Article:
Adelaide admiration afterwards Algiers appeared arms arrived beautiful boat Book of Mormon Brandon brother called Captain carried Cervantes character Cherumal Cheyne chief Christian Clarisse coast Cobbett colony daughter Dorothy enemy expedition eyes father favour feeling Fordyce France French friends garden girl hand head heard heart honour horse Hudson's Bay Hudson's Bay Company Joseph Smith king labour lace lady Lancaster Sound land Lapps letter Liberia life-boat Lisbourne live look Lord Madame Madame de StaŽl mahout Mallika Mathilde Medlicott Michel miles mind Montenegro Mormons mountains nakodah native never night Norrys party passed persons pirogue poor possession present Prince Prussia queen received replied river round seemed shew ship side Sidney Rigdon slaves soon St Malo thou thought tion Tiruvalla took town tribes turned vessel vladika voice Wellington Channel whole words young
Page 10 - Yet I doubt not through the ages one increasing purpose runs, And the thoughts of men are widened with the process of the suns.
Page 17 - Upon you my fellow servants, in the name of Messiah, I confer the priesthood of Aaron, which holds the keys of the ministering of angels, and of the gospel of repentance, and of baptism by immersion, for the remission of sins; and this shall never be taken again from the earth until the sons of Levi do offer again an offering unto the Lord in righteousness.
Page 4 - I had by an invitation to breakfast got up two young men to join me in my walk, and our road lay by the house of her father and mother. It was hardly light, but she was out on the snow scrubbing out a washing-tub. " That's the girl for me," said I when we had got out of her hearing.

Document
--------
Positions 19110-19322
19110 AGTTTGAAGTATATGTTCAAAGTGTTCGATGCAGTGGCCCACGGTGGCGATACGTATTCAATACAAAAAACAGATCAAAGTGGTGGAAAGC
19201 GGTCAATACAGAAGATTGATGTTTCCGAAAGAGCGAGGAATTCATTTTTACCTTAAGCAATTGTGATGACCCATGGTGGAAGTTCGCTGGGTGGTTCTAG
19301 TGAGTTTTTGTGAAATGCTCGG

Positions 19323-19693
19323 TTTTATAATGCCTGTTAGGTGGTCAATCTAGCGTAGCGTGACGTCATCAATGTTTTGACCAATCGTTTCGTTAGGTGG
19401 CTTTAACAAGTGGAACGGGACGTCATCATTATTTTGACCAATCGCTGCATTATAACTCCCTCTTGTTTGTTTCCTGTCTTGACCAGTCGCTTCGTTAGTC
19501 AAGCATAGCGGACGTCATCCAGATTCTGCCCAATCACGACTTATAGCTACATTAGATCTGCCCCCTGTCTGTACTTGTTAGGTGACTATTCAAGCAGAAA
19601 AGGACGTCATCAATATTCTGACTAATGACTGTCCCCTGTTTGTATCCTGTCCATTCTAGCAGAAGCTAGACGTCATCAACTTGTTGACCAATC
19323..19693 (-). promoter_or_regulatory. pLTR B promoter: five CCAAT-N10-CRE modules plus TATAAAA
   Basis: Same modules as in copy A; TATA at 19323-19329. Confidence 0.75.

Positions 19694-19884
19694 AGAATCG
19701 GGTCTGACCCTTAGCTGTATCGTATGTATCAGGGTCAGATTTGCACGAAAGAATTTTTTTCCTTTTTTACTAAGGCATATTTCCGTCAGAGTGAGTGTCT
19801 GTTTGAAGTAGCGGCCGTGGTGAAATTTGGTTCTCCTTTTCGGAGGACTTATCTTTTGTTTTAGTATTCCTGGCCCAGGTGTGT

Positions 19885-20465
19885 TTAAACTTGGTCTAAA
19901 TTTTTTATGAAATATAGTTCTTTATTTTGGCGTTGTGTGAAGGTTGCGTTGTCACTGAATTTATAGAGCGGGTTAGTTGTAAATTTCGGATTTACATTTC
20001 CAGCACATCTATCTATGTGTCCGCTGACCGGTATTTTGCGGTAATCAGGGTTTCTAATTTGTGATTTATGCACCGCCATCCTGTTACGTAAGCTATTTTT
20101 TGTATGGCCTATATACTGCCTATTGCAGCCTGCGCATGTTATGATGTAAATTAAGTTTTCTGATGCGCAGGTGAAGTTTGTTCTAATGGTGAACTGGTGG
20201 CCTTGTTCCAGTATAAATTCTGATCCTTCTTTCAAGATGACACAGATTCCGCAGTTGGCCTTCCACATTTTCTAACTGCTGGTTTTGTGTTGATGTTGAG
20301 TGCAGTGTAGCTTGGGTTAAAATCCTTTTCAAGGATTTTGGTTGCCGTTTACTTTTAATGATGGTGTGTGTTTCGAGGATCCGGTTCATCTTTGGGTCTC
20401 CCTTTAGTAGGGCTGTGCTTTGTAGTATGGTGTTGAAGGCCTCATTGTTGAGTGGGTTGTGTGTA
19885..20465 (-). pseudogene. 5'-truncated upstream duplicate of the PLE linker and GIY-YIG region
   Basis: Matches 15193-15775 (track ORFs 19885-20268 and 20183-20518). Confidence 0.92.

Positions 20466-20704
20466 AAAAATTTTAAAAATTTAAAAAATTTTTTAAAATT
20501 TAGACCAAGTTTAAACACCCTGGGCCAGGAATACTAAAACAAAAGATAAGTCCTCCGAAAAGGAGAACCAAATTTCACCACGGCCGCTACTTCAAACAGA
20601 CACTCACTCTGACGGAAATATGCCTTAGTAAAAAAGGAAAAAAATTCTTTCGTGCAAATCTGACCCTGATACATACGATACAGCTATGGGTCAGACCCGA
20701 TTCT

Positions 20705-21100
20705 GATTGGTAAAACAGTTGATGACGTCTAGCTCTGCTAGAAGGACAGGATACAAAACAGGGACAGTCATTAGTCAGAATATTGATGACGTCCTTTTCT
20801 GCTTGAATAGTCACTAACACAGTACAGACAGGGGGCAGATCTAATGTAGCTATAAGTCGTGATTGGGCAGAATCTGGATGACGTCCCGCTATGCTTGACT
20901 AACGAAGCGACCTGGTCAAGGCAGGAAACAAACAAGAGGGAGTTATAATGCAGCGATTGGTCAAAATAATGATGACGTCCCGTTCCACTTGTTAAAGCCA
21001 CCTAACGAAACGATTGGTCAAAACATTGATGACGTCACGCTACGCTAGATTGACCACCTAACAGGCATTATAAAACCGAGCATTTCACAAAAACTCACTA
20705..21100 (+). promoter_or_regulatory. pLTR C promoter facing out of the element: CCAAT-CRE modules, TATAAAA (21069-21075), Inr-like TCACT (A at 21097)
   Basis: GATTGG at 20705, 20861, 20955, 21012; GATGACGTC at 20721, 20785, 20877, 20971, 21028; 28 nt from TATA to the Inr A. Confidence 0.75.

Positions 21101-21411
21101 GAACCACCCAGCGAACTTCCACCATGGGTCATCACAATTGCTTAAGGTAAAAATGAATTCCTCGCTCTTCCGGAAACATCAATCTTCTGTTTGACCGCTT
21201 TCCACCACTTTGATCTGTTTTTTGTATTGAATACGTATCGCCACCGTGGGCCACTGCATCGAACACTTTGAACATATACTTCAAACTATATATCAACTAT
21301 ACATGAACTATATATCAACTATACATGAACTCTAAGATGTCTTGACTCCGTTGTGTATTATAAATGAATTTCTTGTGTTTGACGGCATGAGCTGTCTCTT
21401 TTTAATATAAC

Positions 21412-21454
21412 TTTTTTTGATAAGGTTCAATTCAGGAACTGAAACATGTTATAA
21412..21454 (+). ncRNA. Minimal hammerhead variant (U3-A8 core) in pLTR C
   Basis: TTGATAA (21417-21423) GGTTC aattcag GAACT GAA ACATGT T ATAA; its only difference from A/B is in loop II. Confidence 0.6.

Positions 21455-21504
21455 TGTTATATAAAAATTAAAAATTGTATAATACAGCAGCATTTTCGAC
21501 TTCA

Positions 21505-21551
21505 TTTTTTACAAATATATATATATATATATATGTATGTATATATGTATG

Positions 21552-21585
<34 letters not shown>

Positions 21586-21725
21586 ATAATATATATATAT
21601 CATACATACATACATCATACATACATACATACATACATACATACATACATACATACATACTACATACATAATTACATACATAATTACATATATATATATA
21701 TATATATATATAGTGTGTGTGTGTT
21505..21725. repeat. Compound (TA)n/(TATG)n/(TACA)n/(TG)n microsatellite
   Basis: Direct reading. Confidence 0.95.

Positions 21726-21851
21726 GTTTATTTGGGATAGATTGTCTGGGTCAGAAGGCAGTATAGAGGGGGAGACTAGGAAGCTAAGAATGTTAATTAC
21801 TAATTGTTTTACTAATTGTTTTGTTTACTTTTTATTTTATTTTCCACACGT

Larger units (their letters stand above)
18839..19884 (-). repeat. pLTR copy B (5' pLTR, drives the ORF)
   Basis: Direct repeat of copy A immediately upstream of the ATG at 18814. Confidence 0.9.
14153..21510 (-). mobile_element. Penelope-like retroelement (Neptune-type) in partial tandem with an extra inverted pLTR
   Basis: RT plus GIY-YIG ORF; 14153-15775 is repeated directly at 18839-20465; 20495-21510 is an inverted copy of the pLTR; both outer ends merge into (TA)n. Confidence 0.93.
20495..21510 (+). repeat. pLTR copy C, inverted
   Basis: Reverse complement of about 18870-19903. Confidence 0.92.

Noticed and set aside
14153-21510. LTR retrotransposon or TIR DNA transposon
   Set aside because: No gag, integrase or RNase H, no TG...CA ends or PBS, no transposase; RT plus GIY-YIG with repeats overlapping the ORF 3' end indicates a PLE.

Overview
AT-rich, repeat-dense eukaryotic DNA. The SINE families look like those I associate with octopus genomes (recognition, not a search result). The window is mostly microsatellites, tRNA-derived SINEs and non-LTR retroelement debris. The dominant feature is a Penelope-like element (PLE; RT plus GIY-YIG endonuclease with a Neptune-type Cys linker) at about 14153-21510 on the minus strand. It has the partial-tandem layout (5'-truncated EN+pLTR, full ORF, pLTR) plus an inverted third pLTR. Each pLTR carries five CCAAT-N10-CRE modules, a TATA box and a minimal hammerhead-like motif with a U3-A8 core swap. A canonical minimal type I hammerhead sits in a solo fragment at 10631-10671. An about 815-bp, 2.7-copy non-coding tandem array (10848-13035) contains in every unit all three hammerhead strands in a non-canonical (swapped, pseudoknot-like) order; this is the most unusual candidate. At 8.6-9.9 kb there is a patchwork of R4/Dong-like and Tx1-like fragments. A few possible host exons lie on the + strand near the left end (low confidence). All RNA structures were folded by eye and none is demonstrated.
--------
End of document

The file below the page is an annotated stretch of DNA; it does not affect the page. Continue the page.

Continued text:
Page 13 - I had learnt before, the death of my father and mother. There is a hill, not far from the town, called Crooksbury Hill, which rises up out of a flat in the form of a cone, and is planted with Scotch fir-trees. Here I used to take the eggs and young ones of crows and magpies. This hill was a famous object in the neighbourhood. It served as the superlative degree of height. " As high as Crooksbury Hill " meant, with us, the utmost degree of height.
Page 13 - I could see the prodigious sand hill, where I had begun my gardening works. What a nothing ! But now came rushing into my mind, all at once, my pretty little garden, my little blue smock-frock, my little nailed shoes, my pretty pigeons that I used to feed out of my hands, the last kind words and tears of my gentle and tender-hearted and affectionate mother ! I hastened back into the room. If I had looked a moment longer, I should have dropped.
Page 30 - The next morning, without saying a word to any one, off I set, with no clothes except those upon my back, and with thirteen halfpence in my pocket. I found that I must go to Richmond, and I accordingly went on, from place to place, inquiring my way thither.
Page 30 - I had lost somehow or other, left three pence in my pocket. With this for my whole fortune, I was trudging through Richmond, in my blue smock-frock and my red garters tied under my knees, when, staring about me, my eye fell upon a little book, in a bookseller's window, on the outside of which was written : " TALE OF A
Page 9 - We direct you to this particular part of the Polar Sea as affording the best prospect of accomplishing the passage to the Pacific...
Page 2 - It would be wronging the witch of Endor to compare her to this hag, who was the only creature that deigned to enter into conversation with me. All except the name, I was in prison, and this weird sister was my keeper. Our chambers were, to me, what the subterraneous cavern was to Gil Bias : his description of the Dame Leonarda exactly suited my laundress ; nor were the professions, or rather the practice, of our masters altogether dissimilar.